Dave’s memorial service was held yesterday. It was everything a memorial service should be.
For starters, it was a packed zoo, with far more people in that large church than the Fire Marshall would ever have allowed; standing room only, with an overflow out into the lobby and entrance hall; so many cars over-crammed into the parking lot that some people, including Dave’s daughter, Kristi, just gave up and parked illegally out on the street.
It was, as a memorial service should be, a time of joyous and sentimental remembrance, laughter and tears pooled in the stories and anecdotes, the memories, the photographs projected on the screens of a beloved and doting father, son, husband in all his various manifestations: dentist, gold miner, hunter, indulgent grandfather, superman, baseball player, coach, rancher, fisherman, and—perhaps most remarkably—in one photograph as a giant painted doll playing happily with his children amid among real childhood toys. He looked like something out of a Renaissance festival pageant.
Boxes of tissue passed from hand to hand along with the quiet memories shared during hugs of friends unseen for a long time, along with the sudden bursts of laughter at this memory or that, the chatter of voices, smiles and waves across the room.
But I want to tell you of the golden moment that represents the best of America. Dave’s oldest son, Jason, was speaking, and he introduced Sheriff Donny Youngblood, the man who spearheaded the manhunt for those dreadful eighteen days; Lead Homicide Detective Juan Trevino, who did so much, above and beyond the call of duty, for Dave’s family; and wounded SWAT officer Michael Booker, all of whom were there among the mourners.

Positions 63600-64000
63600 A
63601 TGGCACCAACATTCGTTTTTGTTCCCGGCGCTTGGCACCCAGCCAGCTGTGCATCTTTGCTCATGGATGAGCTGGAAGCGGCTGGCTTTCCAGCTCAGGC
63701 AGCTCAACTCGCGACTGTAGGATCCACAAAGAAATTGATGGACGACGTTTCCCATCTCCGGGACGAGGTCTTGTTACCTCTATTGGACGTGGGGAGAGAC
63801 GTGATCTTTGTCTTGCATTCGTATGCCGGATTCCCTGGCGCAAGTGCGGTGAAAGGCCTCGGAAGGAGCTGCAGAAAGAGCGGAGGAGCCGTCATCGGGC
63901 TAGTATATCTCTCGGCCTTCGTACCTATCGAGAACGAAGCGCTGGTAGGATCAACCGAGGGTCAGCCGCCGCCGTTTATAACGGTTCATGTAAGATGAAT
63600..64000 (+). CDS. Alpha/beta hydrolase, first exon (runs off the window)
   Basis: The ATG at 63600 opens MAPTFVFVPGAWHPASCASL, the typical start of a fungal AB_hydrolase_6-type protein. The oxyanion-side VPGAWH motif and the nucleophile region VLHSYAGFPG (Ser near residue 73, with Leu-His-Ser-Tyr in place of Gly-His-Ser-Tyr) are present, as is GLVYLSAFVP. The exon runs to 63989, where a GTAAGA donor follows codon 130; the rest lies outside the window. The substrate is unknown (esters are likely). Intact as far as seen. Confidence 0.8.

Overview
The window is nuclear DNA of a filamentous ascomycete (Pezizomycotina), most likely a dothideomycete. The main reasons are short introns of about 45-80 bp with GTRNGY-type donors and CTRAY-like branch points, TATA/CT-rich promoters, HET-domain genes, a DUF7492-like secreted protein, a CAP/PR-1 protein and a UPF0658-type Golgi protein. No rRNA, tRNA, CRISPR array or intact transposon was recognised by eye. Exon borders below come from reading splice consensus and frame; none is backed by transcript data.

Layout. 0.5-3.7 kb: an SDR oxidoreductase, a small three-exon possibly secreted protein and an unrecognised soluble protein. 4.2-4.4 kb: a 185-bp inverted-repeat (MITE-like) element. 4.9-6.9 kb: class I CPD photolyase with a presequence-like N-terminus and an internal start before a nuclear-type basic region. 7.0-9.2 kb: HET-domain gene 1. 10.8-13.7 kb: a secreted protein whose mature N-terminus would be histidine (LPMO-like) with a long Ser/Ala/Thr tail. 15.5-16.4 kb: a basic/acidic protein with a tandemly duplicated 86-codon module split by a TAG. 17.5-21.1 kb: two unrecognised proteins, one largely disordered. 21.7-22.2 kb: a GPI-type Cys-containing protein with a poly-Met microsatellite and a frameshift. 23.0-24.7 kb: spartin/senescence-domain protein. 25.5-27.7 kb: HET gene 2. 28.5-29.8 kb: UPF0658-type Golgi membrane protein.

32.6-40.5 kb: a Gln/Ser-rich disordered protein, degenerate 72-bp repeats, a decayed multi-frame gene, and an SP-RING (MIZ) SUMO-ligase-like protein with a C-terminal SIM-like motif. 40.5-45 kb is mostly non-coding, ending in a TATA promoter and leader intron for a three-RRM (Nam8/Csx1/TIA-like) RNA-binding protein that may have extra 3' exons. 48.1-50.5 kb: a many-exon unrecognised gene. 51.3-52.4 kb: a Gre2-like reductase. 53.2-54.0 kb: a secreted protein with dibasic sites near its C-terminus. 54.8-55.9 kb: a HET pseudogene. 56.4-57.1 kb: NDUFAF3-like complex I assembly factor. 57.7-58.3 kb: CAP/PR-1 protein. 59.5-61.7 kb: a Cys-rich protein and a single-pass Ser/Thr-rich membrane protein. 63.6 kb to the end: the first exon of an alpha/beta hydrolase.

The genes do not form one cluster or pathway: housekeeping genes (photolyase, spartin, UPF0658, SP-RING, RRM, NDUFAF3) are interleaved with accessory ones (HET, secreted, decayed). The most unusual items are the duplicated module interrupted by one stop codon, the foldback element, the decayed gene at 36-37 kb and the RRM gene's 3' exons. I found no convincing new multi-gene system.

Think about that for a moment. Three tired professionals, who for almost three weeks had done little else but push themselves to the limit in their efforts to catch Dave’s killer, all of whom have their own families and their own much deserved need for rest, and yet there they were, on a Sunday when they might legitimately have wanted to recharge their batteries and spend time with their loved ones, offering sympathy and support at Dave’s memorial.
And when those three officers were introduced, the entire body of mourners stood and gave them a prolonged standing ovation. They didn’t rise in sequence, inspired by a single person; instead the entire crowd rose as one to pay their respects and express their gratitude.
We need more police protests like that.